Daily Market Update – January 21, 2015 (Close)
Yesterday was not very different from much of the rest of this month.
It was actually a very volatile day, only the magnitude was missing.
This past week Jamie Dimon mentioned that JP Morgan traders were victims of “bad volatility,” making the kind of distinction that isn’t really discussed very much, especially as the concept of volatility itself is so complex.
Yesterday, though, was an example of the good kind of volatility, as the market made intra-day moves in alternating directions. The more about faces in a single day and the less the net result of those moves, the better is the volatility, which is also sometimes considered to be a measure of uncertainty felt by traders.
The moves back and forth keep you on your toes and you never can really develop any confidence about direction. What can be more uncertain than that?
Yesterday finished virtually unchanged after positive indications in the pre-open futures trading that didn’t last very long. The ensuing decline after the open looked as if it might convincingly take the market toward another of the now familiar triple digit losses, but it reversed itself as inexplicably as the reverse from the futures occurred.
During the early part of yesterday’s decline I surprised myself by actually liking some positions during a time that I was thinking in terms of conserving cash.
I’m still surprised, but after last week’s incredibly slow trading and waiting for something to happen, I wasn’t particularly interested in repeating that, even though the outcome was acceptable.
But passivity has its limits and if the volatility seen thus far is any indication of what’s to come in 2015, passivity isn’t going to have the kind of success that it had in 2014.
This morning the market was pointing lower in the pre-open trading, very similar to the level at which it was pointing higher yesterday. In neither situation was there much reason for the moderate gain or loss, respectively and when there was no real reason to account for futures trading, those mild or moderate moves often have a way of disappearing once trading gets started for real.
So despite the indication of a loss to begin the day, I was still hopeful that there will be some new opportunities arising, especially when it comes to selling calls on uncovered positions. I think that the 3 new positions opened yesterday may end up being the sum total for the week, but even as cash shrinks away, it’s hard to think in terms of absolutes.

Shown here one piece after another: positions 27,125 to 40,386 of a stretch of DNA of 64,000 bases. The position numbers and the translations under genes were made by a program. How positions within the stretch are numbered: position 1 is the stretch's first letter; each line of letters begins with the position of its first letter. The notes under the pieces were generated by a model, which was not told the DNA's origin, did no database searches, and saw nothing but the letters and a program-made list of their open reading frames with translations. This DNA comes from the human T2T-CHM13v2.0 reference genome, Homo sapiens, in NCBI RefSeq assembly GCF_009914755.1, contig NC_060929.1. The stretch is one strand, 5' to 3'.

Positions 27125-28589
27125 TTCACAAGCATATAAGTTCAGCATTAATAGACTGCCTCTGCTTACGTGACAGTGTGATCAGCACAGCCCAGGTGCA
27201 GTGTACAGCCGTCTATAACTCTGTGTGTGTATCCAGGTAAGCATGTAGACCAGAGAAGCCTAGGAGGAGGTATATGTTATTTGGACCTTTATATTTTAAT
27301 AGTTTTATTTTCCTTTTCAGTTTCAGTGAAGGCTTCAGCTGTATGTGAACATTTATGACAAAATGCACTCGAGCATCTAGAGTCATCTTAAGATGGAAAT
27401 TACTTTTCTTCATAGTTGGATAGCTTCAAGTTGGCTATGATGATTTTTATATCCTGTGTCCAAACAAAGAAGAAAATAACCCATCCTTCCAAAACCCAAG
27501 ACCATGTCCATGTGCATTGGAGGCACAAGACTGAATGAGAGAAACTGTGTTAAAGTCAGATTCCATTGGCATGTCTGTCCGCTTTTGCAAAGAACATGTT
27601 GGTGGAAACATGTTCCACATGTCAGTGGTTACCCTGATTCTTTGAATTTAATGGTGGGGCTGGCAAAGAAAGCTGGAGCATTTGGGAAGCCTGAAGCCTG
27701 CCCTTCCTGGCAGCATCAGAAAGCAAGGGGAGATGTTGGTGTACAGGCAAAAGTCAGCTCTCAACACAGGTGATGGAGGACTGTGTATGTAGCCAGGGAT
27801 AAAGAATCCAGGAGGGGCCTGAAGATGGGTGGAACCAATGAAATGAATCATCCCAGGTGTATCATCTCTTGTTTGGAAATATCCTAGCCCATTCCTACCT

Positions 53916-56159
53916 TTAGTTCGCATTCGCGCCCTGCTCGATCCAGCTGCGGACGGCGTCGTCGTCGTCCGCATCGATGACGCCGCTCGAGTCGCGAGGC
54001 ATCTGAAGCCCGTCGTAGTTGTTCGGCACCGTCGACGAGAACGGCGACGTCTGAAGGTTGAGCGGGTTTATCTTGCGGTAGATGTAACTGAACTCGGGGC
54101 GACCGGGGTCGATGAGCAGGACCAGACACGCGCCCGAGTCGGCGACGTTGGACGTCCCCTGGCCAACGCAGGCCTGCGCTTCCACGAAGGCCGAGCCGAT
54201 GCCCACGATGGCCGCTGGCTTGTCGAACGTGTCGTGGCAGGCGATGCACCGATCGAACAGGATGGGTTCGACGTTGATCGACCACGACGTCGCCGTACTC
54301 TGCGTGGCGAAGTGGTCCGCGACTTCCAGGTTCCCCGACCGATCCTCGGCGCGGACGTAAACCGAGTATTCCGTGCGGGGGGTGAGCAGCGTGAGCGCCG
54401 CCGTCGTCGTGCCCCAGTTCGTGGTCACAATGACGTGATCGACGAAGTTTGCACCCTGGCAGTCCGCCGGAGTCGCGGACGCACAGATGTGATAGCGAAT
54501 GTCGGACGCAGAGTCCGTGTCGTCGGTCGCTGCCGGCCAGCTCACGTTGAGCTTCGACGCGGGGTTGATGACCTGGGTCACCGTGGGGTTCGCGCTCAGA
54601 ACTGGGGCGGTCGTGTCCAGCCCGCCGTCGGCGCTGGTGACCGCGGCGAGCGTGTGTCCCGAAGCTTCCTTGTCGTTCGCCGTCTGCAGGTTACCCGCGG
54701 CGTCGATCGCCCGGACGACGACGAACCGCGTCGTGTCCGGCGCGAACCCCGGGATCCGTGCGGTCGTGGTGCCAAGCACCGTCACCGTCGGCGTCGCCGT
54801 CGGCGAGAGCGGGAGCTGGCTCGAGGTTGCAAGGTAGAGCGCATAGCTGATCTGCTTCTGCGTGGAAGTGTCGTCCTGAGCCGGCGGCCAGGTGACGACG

As it would turn out, today was pretty much the mirror opposite of yesterday, as the early losses in the futures turned out within the first 30 minutes of trading and the day ended with a decent gain, but again with a fairly wide trading range due to the early triple digit decline.
More good volatility.
With this being a shortened trading week and with a little bit of that volatility being built into premiums, if those opportunities do show up, there’s reason to look at establishing some contracts for next week, particularly since it would be nice to get diversified in time again and lock in some of the premiums that reflect some of that volatility.
Additionally, while there’s very little economic news coming from our shores this week to really move markets, there is a chance that the ECB may be able to move markets in one direction or another when it either makes an announcement regarding the implementation of quantitative easing or again simply defers action.
While most want to hear news of an European QE becoming reality and it would likely give a momentary boost to our markets, especially if there are those who still doubt its announcement tomorrow, I think that it would serve to detract from US equity liquidity by removing some money from our markets to European markets.
For those who believed that was the mechanism that fueled our own market’s rally from 2009, it would be difficult to ignore the same mechanism helping Europe to some degree and that money for new investment in European equities has to come from somewhere.
So while European QE may be a good idea and while ECB President Draghi has certainly been dragging, I’m fine with him continuing to talk the talk and leaving it at that.